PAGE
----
Councils - which are supposed to be enjoying freedom over local decision-making following the Localism Act and new control over their rents after April’s reform of the housing revenue account - perceive the pay to stay proposal as a return to top-down diktats.
Among housing associations, which are independent businesses, there is also concern that the potential flux in their incomes will damage the predictability of their rental streams.
Most housing providers simply argue they should be free to do what is best for their tenants and businesses depending on their individual social purpose.
Tom Dacey, chief executive of 25,000-home Southern Housing Group, says: ‘I’m bothered about any proposal that is too rigid. It’s very high risk driving people with a bit of economic freedom out of the communities they are in. We’d be more interested in getting people into homeownership.’
‘We have always been trying to create mixed communities,’ echoes Paul Doe, chief executive of 5,000-home Shepherds Bush Housing. ‘The fact that someone has done well and earned more money shouldn’t mean they should be forced to pay more or leave. It’s a bit of a Bob Crow [general secretary of the National Union of Rail, Maritime and Transport Workers, who lives in a social home] policy - a Daily Mail anecdote.’
For social landlords, there are some major questions around pay to stay that are not addressed in the consultation document. For example, what happens when a market rent property becomes a social rent property again? The government is proposing that landlords return grant from the properties to the HCA to be reinvested when they increase rents to market levels - but it is unclear how they can get it back if a household’s income falls below the threshold again. Conversely, when would a tenant start paying more rent if their salary rose to cross the salary threshold?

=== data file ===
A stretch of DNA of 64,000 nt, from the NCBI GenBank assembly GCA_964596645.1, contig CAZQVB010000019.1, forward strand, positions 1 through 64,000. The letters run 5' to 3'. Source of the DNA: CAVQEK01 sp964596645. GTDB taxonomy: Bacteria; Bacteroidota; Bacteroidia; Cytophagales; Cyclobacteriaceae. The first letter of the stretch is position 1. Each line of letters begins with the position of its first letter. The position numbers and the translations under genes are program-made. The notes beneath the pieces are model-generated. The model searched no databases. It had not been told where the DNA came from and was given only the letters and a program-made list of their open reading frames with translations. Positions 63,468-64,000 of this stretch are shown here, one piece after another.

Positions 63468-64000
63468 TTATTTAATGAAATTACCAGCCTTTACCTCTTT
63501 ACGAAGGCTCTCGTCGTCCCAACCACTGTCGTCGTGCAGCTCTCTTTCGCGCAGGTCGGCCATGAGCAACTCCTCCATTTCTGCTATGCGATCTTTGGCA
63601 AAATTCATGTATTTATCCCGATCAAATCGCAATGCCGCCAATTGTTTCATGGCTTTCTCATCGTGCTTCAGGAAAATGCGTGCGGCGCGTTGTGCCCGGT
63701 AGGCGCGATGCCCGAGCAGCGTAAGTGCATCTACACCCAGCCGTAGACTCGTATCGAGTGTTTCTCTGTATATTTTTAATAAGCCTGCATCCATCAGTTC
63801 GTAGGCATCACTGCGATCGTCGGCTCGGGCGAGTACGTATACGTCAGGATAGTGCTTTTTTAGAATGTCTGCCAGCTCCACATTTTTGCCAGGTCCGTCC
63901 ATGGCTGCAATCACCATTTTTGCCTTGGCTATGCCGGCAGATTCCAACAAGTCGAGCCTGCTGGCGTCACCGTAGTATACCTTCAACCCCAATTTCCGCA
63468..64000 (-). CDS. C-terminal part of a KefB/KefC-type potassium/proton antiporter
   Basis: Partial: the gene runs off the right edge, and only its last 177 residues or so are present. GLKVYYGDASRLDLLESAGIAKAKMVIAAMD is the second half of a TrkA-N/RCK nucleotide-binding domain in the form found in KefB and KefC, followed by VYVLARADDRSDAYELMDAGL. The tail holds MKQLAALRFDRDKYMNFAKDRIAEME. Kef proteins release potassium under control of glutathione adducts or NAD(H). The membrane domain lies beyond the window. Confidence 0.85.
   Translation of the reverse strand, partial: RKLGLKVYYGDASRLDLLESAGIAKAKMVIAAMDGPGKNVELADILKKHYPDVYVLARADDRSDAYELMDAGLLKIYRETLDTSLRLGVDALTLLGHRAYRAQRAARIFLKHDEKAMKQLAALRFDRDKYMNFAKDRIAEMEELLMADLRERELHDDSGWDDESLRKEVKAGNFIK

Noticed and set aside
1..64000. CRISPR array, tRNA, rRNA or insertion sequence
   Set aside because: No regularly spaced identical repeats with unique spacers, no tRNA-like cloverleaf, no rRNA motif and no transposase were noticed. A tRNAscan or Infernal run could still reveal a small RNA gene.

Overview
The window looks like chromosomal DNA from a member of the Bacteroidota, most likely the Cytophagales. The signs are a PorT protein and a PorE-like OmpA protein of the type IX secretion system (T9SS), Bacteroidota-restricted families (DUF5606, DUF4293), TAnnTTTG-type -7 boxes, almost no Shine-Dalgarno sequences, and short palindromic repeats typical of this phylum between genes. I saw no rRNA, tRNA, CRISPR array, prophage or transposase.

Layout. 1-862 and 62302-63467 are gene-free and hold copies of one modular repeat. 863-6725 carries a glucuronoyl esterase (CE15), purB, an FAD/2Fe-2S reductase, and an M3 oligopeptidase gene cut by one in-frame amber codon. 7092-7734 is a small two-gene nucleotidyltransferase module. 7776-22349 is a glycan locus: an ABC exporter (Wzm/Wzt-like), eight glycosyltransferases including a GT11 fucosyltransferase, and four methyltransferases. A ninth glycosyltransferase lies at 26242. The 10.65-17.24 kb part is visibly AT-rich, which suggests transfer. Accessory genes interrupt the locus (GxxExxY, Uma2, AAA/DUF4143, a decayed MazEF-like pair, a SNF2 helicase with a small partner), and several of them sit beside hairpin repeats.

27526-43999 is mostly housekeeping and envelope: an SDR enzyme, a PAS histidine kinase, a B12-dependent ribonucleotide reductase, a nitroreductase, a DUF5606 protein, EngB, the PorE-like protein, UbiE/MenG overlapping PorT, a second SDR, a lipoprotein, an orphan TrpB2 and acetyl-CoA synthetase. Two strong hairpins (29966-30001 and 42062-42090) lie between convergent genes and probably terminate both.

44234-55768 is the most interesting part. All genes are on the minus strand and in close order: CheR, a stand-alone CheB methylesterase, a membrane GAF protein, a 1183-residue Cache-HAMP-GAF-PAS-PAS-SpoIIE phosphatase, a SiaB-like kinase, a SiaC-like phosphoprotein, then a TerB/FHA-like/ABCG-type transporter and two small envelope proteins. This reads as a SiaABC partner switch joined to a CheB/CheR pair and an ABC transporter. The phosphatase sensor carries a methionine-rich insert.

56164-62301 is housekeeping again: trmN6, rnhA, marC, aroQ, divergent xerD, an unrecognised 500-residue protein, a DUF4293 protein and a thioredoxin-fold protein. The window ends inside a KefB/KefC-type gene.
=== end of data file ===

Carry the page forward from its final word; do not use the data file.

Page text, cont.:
Then, there is the question of how landlords go about monitoring their tenants’ incomes at all and whether they would be given access to HMRC income records.
The government believes it would need to introduce primary legislation to enforce disclosure. But the CIH warns that, even with legislation, many tenants would require support to make the disclosure and some could refuse to provide the information, prompting expensive legal proceedings.
In addition to the cost of collecting income data are the expenses associated with the IT systems required to process and store it. Even more fundamentally, ‘what do you count as income?’ asks Nick Billingham, partner at law firm Devonshires.
In its consultation response, the CIH voices concerns that implementing pay to stay will lead to a gradual erosion of social rents, describing the policy as a ‘slow move in favour of the gradual decline of social landlords as social providers and a shift towards a more market driven approach’.
So, yes, on paper, pay to stay proposals look sensible enough. But in reality, they raise a range of practical and philosophical problems for social landlords. The fact the consultation has prompted the sector to discuss flexibilities around rent and provoked debate about landlords’ social purpose as charitable bodies will be of little comfort, however, if the government pushes on with its plans in the face of stern opposition.